THE NEW ICONS
Top Chef Masters winner Chris Cosentino is king when it comes to two things – pork and honesty. His new show on Youtube’s Hungry Channel, Pork You, explores the way different cultures use different parts of pork. It’s hard to tell what’s more entertaining – Cosentino’s personality or the information he’s dishing out. We like the new move to a web series; according to Cosentino, it doesn’t have the boundaries network television has. And in a Bourdain-esque age where chefs are the new – and sometimes controversial – rock stars, who needs boundaries? We sat down with Cosentino for a “no rules” interview on raw kidney, zombies and why food TV is fucked up. You may want to keep this one away from the kids…
What would be your ideal food day?
I would love to start the day at 4:30 in the morning at Tsukiji Market, watch the auction and go have sushi in the market. Then I would go to the Pacific Northwest and just power oysters. From there, I’d probably go to Spain and go to the Boqueria in Barcelona and ham out. Eat ibérico from every age and have a ham lunch – ham up the wazoo with a big plate of padrons. And then what? Maybe from there I’d go to have dim sum at Tim Ho Wan in Hong Kong – the best dim sum I’ve ever had in my life. Forty-eight pieces of dim sum for under thirty bucks. I’d have pineapple pork buns, then I’d go and finish with a New England classic clam boil with steamers and lobster. I’d love a traditional New England clam boil with chorizo and corn like in my childhood. This would bring it full circle. The last thing I would do is go and have a negroni and get late-night Korean food with all of my chef buddies.
We’ve heard you say there’s a “fucked-up-ness” with food TV. What do you mean by that?
It’s a pretty straightforward thing if you look at food TV now; everything’s really candy coated. There are two shows out there that are honest and genuine – Anthony Bourdain’s No Reservations (which just transferred to CNN) and Andrew Zimmern’s Bizarre Foods. Those shows delve into culture, a place and a way of life. I think other food shows we are seeing now have become really dumbed down and treat people like they’re stupid. I think it’s really unfair.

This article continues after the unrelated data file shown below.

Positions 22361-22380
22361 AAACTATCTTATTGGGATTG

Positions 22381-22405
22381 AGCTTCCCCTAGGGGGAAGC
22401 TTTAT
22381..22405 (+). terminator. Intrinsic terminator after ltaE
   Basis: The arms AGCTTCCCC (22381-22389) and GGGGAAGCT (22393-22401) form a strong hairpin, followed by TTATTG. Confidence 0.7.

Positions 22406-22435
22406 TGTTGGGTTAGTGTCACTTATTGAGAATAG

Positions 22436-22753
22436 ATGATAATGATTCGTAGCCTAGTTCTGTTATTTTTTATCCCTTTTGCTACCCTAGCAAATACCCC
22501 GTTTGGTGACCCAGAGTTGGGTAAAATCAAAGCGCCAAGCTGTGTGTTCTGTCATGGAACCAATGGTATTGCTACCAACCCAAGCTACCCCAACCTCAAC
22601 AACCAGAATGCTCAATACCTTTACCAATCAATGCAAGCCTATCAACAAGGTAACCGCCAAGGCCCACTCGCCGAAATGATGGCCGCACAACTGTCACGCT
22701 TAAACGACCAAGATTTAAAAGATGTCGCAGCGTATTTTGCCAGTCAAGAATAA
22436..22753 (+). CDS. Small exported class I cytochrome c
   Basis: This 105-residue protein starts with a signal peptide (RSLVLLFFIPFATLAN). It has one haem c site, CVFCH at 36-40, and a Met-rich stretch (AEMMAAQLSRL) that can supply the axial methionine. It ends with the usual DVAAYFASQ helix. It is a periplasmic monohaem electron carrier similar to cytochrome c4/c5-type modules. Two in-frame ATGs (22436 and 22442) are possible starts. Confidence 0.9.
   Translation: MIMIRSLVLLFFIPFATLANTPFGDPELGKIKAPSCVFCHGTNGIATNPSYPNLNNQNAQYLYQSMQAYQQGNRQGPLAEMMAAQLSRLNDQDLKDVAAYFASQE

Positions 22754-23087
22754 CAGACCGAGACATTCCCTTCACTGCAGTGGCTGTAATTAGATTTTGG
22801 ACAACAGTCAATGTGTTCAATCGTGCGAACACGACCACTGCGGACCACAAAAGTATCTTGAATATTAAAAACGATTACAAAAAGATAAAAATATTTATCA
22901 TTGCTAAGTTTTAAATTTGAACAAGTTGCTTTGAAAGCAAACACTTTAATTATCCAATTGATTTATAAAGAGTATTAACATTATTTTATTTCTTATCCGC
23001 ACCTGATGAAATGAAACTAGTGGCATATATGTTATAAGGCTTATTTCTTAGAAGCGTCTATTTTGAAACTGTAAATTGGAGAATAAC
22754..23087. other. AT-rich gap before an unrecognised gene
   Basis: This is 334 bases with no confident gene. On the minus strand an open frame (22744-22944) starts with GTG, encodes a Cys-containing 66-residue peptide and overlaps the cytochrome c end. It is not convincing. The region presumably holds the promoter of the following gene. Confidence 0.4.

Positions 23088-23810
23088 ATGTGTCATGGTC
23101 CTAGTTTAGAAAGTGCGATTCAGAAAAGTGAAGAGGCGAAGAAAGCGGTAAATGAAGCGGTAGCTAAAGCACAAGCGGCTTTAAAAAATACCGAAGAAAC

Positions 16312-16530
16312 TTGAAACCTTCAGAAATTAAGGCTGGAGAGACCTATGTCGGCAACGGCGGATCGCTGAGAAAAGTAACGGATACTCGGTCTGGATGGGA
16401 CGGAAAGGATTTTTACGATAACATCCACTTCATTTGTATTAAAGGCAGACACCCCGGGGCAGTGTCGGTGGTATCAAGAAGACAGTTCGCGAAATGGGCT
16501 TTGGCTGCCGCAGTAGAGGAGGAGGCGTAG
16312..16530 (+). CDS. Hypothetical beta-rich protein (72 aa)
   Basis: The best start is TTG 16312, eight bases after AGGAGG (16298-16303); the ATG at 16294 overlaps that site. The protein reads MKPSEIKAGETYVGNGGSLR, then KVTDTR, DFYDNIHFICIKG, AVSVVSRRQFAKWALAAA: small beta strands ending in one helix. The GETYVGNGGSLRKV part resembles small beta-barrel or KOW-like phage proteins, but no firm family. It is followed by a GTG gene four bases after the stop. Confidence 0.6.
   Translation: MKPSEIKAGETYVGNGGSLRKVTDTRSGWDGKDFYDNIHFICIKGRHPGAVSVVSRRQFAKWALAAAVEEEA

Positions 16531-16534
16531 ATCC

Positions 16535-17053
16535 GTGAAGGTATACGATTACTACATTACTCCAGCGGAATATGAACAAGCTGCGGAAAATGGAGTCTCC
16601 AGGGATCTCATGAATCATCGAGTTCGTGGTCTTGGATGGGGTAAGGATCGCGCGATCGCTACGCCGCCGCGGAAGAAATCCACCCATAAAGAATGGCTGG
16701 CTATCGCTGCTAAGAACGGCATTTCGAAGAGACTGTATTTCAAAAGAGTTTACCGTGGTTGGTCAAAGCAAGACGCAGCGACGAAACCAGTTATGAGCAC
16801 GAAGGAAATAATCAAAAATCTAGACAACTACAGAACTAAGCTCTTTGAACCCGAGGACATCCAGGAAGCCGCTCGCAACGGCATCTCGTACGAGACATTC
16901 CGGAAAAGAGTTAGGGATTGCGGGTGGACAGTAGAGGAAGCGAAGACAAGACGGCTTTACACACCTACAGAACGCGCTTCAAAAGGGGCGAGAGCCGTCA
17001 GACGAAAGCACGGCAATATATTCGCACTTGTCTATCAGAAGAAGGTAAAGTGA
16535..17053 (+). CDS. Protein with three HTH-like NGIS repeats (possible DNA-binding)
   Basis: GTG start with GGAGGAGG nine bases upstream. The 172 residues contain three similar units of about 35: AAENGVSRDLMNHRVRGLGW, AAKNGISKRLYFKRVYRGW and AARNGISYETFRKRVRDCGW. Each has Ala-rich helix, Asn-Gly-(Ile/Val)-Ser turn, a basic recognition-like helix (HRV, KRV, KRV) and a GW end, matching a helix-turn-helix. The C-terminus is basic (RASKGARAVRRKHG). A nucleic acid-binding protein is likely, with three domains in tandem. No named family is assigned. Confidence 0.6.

I think part of that is the assumption that people don’t have skills, but some of the best chefs in the world just cook in their homes. That’s because maybe they don’t want to put up with the bullshit of working at a restaurant. On TV you have Gordon Ramsay belittling people beyond what’s necessary and that’s not what it’s like in the restaurant world. Nobody does that. I’m sure I’ll get a nasty gram from him for saying that, but it’s true. It causes a negative stereotype about the restaurant kitchen.
Then you have the people on TV who make things easy with processed foods – a segment on how you can doctor up a processed food. That is ridiculous; what is happening? What happened to Julia Child? Teach people how to cook! Don’t treat them like they’re stupid. Give them the skills to excel. It’s like the saying ‘If you give a man a fish, you feed him for a day. If you teach a man to fish, you feed him for life.’ That’s how I feel about food TV. And yes, a lot comes down to channels dictating what the show should be like, but there’s a way to do it without treating people like they’re stupid. It’s not honest anymore. Am I just as much to blame? Yeah. I ran around like a jackass competing with local chefs [on Chef Vs. City]. Was that appropriate? No it wasn’t. Should I have done it? No probably not. Yes I’ve been on Top Chef Masters; I’ve been on Iron Chef. But with those – even though they’re reality shows – they’re still cooking shows. They’re not belittling people. They’re not talking to them like they’re ingrates. You see the same thing with cookbooks. People say, ‘Don’t take the plastic handled pan and put it in oven – it will melt.’ Really? Like we didn’t know that? Plastic melts when it goes in the oven. Over ninety-nine percent of country knows that.
Also, people will watch zombies eat people on television but can’t watch an animal be harvested to be served as food. They’ll watch a gang movie where people are murdering each other but they cant watch someone slaughter a turkey for thanksgiving. Is that fucked up? Am I wrong? Where’s the disconnect here? Why is this happening? Isn’t Walking Dead the number one show right now? People keep telling me about it. And they say I’m fucked up because I serve organ meat? People are watching zombies eat people, gangs murder one another and rape women, but they won’t watch the food process. That’s what’s fucked up about television. People don’t want to know where their food comes from and that is sad to me. Everyone wants things sugar coated and I don’t agree with that. Killing, eating human flesh, beating each other to death is natural on television but yet the food process is not. That’s why food TV is fucked up.
What does a web series allow you to do, that you can’t do on television?
The web series gives me complete freedom and complete control. It ended up actually being what I had wanted it to be originally. I can wear what I want to wear, say what I want to say and do what I want to do and not be held back by sponsors. I’m not worried if I say Carvel is a horrible company or Smithfield Pork is garbage. I wont be edited by the overlord – which happens all the time. Smithfield Pork is the number one sponsor of The Food Network. The web series has allowed me to do what I want and talk to people that are really great people. There are a lot of cool little spots out there and a lot of cool things to see and do. It’s exciting to have that freedom.